On September 19, the Consumer Financial Protection Bureau filed a complaint, together with a proposed consent order, against Top Notch Funding II, LLC, Rory Donadio, and John “Gene” Cavalli, alleging that the defendants engaged in deceptive practices in offering loans to consumers who are awaiting payments from settlements or victim compensation funds.  These consumers include September 11 first responders, former National Football League players who sustained  neurological injuries from the sport, and victims of the Deepwater Horizon oil rig explosion and oil spill.  Top Notch is headquartered in Verona, New Jersey, with Donadio as its owner and CEO.  Cavalli is Donadio’s business associate and is based in New York City.

The complaint alleges that Donadio authorized Cavalli to recruit customers for Top Notch using a variety of methods, including solicitation through phone calls, websites, and social media.  The loans allegedly were offered to beneficiaries of settlements or victim compensation funds, who had been formally approved to receive payment.  Top Notch would agree to provide those consumers with small portions of the expected payouts, with a larger amount to be repaid to Top Notch  after the consumers actually received their compensation payments or awards.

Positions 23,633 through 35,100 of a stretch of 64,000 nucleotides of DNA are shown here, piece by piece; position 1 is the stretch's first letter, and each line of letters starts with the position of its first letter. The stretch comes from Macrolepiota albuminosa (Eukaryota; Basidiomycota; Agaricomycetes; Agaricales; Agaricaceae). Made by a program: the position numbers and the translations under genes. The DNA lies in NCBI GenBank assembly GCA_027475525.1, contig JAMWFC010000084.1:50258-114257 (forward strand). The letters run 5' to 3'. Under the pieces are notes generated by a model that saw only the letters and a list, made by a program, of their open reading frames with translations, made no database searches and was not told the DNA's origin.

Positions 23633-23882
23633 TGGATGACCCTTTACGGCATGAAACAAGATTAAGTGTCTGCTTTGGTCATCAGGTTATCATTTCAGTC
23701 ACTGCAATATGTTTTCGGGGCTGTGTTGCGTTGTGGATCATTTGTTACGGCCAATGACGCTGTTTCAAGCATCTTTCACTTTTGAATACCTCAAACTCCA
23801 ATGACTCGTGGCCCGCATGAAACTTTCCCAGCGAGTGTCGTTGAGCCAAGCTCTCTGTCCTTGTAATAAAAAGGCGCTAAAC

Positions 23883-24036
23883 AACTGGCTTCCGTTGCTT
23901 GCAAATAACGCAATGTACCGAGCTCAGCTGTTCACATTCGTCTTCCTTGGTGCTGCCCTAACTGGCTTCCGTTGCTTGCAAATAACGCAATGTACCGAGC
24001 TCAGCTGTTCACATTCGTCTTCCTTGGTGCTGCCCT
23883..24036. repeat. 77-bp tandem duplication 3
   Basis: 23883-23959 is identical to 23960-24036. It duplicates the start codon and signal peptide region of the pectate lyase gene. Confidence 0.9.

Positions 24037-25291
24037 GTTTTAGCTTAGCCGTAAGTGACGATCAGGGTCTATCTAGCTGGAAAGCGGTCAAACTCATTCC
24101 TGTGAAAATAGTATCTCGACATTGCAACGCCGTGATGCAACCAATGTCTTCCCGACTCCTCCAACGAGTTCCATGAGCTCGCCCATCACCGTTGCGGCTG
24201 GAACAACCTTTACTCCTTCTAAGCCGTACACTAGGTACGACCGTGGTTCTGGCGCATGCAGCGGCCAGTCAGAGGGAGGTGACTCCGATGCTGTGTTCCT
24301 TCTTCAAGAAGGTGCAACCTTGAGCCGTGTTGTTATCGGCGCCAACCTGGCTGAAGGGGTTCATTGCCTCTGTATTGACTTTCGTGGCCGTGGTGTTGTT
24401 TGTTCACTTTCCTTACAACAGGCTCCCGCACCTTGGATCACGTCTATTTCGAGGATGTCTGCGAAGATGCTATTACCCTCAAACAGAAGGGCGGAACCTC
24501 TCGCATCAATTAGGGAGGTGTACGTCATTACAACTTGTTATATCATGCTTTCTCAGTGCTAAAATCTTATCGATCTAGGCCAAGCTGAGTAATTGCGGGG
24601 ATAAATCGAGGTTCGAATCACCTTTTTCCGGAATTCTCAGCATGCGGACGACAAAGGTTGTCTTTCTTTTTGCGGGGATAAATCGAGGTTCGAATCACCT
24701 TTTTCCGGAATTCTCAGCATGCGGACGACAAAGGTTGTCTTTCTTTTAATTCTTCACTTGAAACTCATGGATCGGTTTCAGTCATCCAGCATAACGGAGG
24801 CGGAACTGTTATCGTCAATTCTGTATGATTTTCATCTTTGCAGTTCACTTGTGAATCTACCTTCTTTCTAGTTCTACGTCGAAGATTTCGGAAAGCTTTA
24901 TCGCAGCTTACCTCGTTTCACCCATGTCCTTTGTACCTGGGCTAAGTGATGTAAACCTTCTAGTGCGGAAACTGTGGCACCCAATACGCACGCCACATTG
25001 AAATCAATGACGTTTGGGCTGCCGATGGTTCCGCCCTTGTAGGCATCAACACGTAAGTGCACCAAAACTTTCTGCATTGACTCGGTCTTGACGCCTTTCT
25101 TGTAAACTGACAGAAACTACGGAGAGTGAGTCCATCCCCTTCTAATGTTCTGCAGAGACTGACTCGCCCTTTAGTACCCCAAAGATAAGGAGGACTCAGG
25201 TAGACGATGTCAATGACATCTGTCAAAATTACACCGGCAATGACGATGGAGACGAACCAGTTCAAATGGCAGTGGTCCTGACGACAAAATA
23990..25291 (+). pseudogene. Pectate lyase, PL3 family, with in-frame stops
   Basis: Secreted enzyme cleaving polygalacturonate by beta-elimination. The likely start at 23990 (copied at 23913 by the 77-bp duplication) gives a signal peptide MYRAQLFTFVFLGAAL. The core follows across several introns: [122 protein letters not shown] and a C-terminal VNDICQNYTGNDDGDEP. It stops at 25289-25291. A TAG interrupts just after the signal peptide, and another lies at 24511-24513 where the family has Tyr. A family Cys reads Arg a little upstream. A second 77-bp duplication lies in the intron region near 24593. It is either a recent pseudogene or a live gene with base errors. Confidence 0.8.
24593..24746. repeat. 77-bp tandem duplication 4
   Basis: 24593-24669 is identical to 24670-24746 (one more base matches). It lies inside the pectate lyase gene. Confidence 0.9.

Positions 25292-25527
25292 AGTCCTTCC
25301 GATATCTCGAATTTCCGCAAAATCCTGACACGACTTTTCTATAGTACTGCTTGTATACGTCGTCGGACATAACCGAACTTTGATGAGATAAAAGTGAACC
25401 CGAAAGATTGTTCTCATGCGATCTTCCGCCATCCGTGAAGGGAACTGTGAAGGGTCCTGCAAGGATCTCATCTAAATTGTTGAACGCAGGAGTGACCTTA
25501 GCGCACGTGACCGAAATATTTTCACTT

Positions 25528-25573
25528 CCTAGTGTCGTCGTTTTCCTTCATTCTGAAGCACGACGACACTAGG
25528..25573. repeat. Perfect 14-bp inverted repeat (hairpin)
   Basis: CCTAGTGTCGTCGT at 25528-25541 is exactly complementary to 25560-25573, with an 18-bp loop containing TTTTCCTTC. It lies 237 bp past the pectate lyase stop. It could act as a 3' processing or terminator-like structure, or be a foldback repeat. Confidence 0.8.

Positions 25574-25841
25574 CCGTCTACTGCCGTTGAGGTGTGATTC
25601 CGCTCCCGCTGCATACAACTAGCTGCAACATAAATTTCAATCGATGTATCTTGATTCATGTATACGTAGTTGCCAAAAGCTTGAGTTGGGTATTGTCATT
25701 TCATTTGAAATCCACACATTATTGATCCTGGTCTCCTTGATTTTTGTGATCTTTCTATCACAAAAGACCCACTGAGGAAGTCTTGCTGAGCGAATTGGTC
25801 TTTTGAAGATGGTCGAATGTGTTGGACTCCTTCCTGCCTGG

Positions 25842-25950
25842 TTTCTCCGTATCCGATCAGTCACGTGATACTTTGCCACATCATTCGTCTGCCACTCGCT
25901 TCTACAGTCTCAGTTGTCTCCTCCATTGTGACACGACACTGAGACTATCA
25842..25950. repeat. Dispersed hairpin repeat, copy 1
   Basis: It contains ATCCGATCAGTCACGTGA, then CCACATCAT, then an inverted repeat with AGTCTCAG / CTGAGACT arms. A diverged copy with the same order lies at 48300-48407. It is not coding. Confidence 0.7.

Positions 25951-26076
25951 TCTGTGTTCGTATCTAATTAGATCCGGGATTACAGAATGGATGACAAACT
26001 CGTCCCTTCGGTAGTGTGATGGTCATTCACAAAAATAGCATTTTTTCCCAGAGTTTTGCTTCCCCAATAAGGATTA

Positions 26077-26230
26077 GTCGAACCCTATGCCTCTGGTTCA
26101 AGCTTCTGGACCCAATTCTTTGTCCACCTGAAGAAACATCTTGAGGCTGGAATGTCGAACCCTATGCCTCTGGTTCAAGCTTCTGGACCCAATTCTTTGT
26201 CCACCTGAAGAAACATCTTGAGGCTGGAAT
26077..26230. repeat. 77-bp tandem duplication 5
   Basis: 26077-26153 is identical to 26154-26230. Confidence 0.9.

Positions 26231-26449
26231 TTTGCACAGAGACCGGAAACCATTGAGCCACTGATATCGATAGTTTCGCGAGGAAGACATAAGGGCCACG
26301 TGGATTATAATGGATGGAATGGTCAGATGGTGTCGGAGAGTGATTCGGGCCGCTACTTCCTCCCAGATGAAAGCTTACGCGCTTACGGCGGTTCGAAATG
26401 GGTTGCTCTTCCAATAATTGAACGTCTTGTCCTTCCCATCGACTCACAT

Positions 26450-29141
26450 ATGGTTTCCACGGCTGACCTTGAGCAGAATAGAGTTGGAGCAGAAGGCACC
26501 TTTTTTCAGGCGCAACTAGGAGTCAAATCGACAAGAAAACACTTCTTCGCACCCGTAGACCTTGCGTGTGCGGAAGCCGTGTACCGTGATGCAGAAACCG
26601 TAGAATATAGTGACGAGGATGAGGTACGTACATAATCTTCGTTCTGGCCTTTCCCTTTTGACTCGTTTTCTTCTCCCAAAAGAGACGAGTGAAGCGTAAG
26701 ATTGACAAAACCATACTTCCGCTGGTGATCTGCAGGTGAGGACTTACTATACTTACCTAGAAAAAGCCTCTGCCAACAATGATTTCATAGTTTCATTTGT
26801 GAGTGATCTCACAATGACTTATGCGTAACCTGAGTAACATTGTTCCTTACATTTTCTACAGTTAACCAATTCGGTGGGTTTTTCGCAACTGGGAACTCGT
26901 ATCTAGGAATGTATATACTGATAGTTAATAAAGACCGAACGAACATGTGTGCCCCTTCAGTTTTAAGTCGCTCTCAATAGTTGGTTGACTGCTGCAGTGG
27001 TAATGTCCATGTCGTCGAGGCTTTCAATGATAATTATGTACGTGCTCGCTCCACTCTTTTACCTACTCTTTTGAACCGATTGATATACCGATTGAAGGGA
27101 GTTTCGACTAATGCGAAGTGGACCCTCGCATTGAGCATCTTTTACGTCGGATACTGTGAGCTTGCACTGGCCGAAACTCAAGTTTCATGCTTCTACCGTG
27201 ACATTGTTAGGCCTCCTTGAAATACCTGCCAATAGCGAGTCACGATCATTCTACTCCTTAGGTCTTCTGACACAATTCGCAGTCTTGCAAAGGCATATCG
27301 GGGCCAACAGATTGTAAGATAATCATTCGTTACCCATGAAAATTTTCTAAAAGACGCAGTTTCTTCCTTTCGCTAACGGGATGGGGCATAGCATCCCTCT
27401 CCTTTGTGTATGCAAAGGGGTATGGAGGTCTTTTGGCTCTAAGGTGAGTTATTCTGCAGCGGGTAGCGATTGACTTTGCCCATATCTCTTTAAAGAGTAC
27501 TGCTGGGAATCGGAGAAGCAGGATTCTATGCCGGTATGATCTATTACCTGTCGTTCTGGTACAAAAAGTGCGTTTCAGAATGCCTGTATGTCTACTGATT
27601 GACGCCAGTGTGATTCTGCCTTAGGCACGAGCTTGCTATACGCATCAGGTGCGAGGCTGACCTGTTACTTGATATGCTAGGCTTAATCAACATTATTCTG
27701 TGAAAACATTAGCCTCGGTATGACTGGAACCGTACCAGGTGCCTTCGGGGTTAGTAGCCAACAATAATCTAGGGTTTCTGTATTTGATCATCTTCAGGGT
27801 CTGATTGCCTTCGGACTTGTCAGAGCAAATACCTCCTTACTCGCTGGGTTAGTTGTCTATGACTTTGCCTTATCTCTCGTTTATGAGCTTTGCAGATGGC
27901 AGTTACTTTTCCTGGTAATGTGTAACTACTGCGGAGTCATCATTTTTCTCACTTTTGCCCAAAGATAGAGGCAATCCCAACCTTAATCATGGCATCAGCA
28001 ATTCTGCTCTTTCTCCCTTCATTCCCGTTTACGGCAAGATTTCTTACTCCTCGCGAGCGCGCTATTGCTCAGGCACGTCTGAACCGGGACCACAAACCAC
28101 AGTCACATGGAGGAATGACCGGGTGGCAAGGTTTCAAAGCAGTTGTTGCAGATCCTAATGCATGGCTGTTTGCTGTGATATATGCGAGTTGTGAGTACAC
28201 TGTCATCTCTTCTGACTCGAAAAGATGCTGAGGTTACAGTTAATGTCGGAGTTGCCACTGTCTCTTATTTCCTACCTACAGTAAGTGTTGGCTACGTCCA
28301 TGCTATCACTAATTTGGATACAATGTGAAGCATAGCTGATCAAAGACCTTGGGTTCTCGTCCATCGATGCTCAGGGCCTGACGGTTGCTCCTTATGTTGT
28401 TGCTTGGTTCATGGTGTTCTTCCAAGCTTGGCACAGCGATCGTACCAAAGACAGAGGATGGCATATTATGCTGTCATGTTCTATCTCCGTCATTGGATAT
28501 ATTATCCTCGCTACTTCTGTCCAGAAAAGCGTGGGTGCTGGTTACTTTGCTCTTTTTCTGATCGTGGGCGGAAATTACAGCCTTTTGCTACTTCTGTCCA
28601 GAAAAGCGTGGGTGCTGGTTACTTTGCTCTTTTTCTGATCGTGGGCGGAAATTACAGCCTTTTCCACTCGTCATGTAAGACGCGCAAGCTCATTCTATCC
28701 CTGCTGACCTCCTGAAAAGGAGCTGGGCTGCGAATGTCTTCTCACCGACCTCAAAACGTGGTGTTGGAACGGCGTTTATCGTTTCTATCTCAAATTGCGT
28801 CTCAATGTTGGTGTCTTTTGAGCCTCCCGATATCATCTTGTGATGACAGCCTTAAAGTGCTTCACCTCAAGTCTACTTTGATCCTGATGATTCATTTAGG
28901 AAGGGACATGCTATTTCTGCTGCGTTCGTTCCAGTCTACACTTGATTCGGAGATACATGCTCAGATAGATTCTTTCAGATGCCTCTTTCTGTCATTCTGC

Top Notch allegedly deceived these consumers by:

  • Misrepresenting the actual cost of the loans by advertising that the loans would have an annual percentage rate of 2% and a 1% interest rate, although every loan brokered by Top Notch had higher rates;
  • Telling consumers in marketing materials and other communications that proceeds could be received in as little as one hour, when in fact funds were not available that quickly, and often took weeks to receive; and
  • Representing that Top Notch had offices in all 50 states with legal, financial, and accounting professionals on staff, while Top Notch had no offices and no professionals on staff.

If the proposed consent order is entered by the court, Top Notch, Donadio, and Cavalli would be prohibited from offering or providing these loans to consumers awaiting settlement or victim compensation payments.  The proposed order would also require Top Notch and Donadio to jointly pay $60,000 into the CFPB’s Civil Penalty Fund, and Cavalli to pay $10,000 into the Civil Penalty Fund.